Mussina, Orioles sweep aside Tigers, 4-0 Five-hit gem leads way to sixth straight victory


There no longer is any cause for alarm. Mike Mussina rested his tired arm just long enough to put the squeeze on the struggling Detroit Tigers last night and serve notice that the Orioles' starting rotation is back to full strength.

Mussina ended a three-start winless streak with a five-hit shutout, and the Orioles scored a 4-0 victory before 45,041 at Camden Yards to complete a three-game sweep of the Tigers. The victory extended the Orioles' winning streak to six games and kept them within 2 1/2 games of the first-place Toronto Blue Jays in the American League East.

It was just a matter of taking a day off. Mussina was feeling the effects of a busy 1992 work schedule, so he skipped his in-between workout Sunday, hoping that his arm would be fresh enough to beat the Tigers. It apparently worked.

"My arm felt much stronger than the last two or three times out there," Mussina said. "Being in shape is very important, but adequate rest also is very important. Fortunately, it took just one guess to figure out what to do about it."

The Tigers guessed wrong all night, but what else is new? The Orioles have dominated them this year, winning nine of the first 11 games of the season series and all seven times at Camden Yards. Mussina has dominated the Tigers since he arrived in the big leagues last July, and has an 0.63 ERA in five career appearances against them to prove it.

This time, he found himself locked in an unexpected pitching duel with Tigers right-hander John Doherty, who was making his first major-league start. Doherty, who had pitched as many as five innings only once in 36 relief appearances, took a shutout through six, but he could not be expected to go any further.

The Detroit bullpen was not as successful, giving up four runs in the seventh inning after a bit of managerial strategy backfired on Sparky Anderson.

Anderson put himself in check with an intentional walk to Bill Ripken in the seventh inning, and struggling catcher Jeff Tackett followed with a run-scoring single to break the scoreless tie. The Orioles went on to open a comfortable lead, and Mussina did the rest.

Why walk Ripken?

For one, he has been one of the most productive Orioles hitters over the past eight games. For another, Tackett was in a 3-for-28 slump and had been regularly grounding out to the right side of the infield. And Anderson loves the intentional walk. The Tigers lead the American League in that department.

Anderson was trying to keep a lid on the Orioles offense and take advantage of Doherty's excellent performance. He also was aware that one run might be enough to complete the sweep, since Mussina did not seem inclined to let the Tigers get on the scoreboard. He was correct on that count.

Tackett drove in the only run that would really matter, but the Orioles also benefited from a three-hit performance by Mike Devereaux, whose two-run single capped the four-run rally.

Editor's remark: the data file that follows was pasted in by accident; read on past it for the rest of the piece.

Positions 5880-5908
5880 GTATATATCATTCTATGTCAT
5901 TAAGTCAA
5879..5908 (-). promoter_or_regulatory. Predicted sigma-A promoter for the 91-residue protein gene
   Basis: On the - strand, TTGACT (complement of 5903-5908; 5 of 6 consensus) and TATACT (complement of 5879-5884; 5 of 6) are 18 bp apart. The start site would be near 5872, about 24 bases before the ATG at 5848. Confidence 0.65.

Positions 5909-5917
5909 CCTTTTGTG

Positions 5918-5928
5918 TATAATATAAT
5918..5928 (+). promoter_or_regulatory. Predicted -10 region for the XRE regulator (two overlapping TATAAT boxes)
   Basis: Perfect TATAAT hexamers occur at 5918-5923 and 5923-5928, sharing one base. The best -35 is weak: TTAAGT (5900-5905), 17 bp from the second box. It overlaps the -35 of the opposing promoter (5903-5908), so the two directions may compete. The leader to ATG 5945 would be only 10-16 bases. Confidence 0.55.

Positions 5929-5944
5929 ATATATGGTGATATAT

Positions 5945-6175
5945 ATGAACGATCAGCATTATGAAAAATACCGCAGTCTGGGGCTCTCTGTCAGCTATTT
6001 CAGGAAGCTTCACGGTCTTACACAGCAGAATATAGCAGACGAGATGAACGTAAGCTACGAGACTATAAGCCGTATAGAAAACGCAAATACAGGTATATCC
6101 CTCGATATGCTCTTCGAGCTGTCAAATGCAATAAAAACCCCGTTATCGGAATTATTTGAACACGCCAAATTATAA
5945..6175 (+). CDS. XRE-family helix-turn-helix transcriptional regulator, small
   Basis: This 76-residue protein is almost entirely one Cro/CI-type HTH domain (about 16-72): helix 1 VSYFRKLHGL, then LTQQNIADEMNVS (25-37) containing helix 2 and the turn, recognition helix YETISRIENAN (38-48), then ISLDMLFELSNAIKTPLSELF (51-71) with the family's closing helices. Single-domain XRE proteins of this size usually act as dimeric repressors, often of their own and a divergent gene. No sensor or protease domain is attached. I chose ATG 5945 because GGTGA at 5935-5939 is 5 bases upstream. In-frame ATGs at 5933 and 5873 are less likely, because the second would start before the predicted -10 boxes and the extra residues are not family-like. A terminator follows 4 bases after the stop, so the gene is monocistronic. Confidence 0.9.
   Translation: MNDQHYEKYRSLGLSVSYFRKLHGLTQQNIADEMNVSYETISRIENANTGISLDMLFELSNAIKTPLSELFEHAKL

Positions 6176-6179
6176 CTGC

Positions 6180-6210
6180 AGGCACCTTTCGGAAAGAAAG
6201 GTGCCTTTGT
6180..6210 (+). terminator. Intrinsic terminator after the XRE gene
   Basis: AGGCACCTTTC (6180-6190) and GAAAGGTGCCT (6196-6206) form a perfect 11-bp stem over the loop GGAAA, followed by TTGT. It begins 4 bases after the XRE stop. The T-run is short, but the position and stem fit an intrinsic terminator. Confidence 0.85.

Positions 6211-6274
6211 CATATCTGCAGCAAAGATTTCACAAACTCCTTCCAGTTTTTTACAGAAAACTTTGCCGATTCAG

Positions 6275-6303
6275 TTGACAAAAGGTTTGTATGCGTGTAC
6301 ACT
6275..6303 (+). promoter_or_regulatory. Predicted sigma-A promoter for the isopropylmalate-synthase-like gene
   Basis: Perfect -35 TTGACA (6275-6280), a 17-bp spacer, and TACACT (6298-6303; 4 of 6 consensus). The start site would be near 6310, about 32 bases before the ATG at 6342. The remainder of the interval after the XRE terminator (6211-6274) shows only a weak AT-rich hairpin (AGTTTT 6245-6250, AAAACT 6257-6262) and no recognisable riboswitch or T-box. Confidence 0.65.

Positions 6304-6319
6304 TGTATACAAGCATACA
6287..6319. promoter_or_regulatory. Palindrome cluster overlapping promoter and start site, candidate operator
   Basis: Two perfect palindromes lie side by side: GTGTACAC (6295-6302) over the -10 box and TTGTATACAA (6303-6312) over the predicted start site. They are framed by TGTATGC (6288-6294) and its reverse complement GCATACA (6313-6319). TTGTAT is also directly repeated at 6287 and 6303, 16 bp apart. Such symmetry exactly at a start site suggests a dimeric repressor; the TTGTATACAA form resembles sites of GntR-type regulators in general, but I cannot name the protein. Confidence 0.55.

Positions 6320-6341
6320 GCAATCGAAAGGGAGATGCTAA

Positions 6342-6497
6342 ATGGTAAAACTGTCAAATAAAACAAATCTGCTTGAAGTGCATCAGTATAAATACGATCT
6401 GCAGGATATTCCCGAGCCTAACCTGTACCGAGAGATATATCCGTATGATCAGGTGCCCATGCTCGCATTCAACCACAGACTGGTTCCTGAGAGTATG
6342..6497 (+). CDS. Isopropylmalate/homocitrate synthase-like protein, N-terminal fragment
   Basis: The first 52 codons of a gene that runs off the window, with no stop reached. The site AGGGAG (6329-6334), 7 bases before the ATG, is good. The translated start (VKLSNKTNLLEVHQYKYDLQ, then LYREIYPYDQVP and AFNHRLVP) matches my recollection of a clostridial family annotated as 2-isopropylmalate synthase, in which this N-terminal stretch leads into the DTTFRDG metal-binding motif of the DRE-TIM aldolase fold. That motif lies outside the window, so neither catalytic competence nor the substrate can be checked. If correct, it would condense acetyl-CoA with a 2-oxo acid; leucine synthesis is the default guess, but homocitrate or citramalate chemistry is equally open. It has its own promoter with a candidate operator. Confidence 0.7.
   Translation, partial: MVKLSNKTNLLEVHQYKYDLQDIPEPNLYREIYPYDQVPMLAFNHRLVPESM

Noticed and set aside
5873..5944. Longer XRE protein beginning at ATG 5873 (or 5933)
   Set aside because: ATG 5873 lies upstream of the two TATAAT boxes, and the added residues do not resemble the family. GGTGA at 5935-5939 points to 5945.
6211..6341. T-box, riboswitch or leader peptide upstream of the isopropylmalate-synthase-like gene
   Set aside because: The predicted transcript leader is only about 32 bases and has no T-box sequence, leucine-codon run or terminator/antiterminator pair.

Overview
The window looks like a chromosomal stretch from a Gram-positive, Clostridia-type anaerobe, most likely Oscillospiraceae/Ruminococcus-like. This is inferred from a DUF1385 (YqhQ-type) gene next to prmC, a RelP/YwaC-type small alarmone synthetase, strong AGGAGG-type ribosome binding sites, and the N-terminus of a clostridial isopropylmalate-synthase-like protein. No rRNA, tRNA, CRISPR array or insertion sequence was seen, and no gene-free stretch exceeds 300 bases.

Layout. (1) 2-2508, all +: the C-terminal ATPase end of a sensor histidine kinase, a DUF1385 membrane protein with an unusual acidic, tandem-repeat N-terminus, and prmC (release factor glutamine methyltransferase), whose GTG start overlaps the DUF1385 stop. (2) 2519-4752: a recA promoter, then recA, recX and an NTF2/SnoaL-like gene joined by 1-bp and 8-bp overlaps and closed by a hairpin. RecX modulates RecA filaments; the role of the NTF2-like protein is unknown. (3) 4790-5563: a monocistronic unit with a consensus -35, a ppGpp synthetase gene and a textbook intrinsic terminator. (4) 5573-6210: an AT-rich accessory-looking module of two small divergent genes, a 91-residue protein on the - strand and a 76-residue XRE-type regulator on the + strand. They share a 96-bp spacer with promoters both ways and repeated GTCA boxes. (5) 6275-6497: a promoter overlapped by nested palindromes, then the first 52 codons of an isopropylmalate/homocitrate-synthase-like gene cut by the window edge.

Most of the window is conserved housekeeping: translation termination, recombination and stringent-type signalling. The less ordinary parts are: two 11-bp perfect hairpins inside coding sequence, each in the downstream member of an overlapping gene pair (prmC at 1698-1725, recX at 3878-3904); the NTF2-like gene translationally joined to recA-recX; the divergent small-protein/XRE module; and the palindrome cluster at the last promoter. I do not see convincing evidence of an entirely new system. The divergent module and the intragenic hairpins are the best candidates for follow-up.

"I knew he was going to walk Billy to get to me," Tackett said. "Billy's been swinging the bat well and the ninth spot was coming up. I just wanted to stay back and make sure I got a good swing.

"It feels good. They want to pitch to you and you get a chance to rub it in their face a little bit."

He poked the ball through the right side of the infield to score pinch runner Mark McLemore. Brady Anderson brought home another run with a ground out and Devereaux singled in two to increase his team-leading RBI total to 69.

Mussina reaped the benefits, recording his first victory since July 17 and becoming the third Orioles pitcher to record win No. 11 in the past five days.

Mussina came into the game with two victories in his previous nine starts, which would have been cause for alarm if he had been pitching poorly. But his ERA over that span was a solid 2.94, better than any other Orioles starter over the same period.

He made an adjustment anyway, eliminating his between-starts workout to preserve his arm for the stretch run. He has made 21 starts and pitched 155 innings, a pace that would push him close to 230 innings for the entire season. That is only modestly more than he pitched between the minor and major leagues last year (210 innings), but the club does not want fatigue to factor into his performance at a pivotal point in the season.

There was no evidence of it last night, though he pitched with at least one runner on base in each of the first five innings. He struck out seven of the first 14 batters he faced, including Lou Whitaker, Cecil Fielder and Mickey Tettleton in the fourth.

Mussina actually looked more vulnerable than Doherty in the early innings. He needed double plays in the first and second to stay out of trouble and he gave up a shot to right field in the fifth that nearly reached the seats in right-center field. Dave Bergman's drive took Joe Orsulak to the fence, coming just a few feet shy of a two-run home run. There also was a tremendous shot by Fielder in the seventh inning, but it hooked foul.

But the Orioles did an excellent job of keeping the two most dangerous hitters in the Tigers lineup at bay throughout the series. Fielder and former Oriole Mickey Tettleton came into the game with a combined 47 home runs and 151 RBI, but they were held to just three singles and one RBI in 20 at-bats in the three-game series.

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